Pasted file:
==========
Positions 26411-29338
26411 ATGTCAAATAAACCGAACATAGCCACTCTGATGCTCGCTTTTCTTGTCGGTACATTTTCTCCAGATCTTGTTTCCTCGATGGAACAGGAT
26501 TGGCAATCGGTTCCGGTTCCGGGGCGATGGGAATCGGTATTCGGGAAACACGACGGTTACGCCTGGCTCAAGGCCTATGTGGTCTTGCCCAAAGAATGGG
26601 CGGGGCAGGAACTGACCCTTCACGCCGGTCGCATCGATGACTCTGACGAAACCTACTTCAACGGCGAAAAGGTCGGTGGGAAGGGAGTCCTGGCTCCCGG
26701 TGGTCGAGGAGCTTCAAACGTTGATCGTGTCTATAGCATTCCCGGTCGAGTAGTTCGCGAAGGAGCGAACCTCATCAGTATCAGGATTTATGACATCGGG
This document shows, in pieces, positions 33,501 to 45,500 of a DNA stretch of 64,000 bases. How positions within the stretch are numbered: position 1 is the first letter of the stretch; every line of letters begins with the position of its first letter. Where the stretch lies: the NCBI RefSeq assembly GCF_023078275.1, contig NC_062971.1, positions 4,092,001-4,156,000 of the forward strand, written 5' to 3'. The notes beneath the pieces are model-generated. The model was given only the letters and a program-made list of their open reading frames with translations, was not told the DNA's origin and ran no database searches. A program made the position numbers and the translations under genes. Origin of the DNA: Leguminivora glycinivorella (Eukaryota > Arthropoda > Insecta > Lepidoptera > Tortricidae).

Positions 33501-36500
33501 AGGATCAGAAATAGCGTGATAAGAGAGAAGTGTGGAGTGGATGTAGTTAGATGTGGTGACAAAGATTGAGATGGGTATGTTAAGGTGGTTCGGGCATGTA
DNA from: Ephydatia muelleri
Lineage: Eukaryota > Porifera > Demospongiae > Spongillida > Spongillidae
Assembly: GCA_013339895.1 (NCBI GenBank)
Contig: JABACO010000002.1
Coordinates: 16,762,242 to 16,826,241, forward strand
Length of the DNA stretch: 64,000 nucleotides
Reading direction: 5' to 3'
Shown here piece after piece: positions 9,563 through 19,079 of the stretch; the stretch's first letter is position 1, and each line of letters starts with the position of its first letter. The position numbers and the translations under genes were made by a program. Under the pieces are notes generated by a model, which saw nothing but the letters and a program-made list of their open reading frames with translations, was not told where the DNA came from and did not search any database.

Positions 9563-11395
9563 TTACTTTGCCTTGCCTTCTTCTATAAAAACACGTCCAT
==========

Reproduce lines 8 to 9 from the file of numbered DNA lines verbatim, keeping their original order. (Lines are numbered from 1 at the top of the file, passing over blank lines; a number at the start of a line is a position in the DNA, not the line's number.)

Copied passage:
33501 AGGATCAGAAATAGCGTGATAAGAGAGAAGTGTGGAGTGGATGTAGTTAGATGTGGTGACAAAGATTGAGATGGGTATGTTAAGGTGGTTCGGGCATGTA
DNA from: Ephydatia muelleri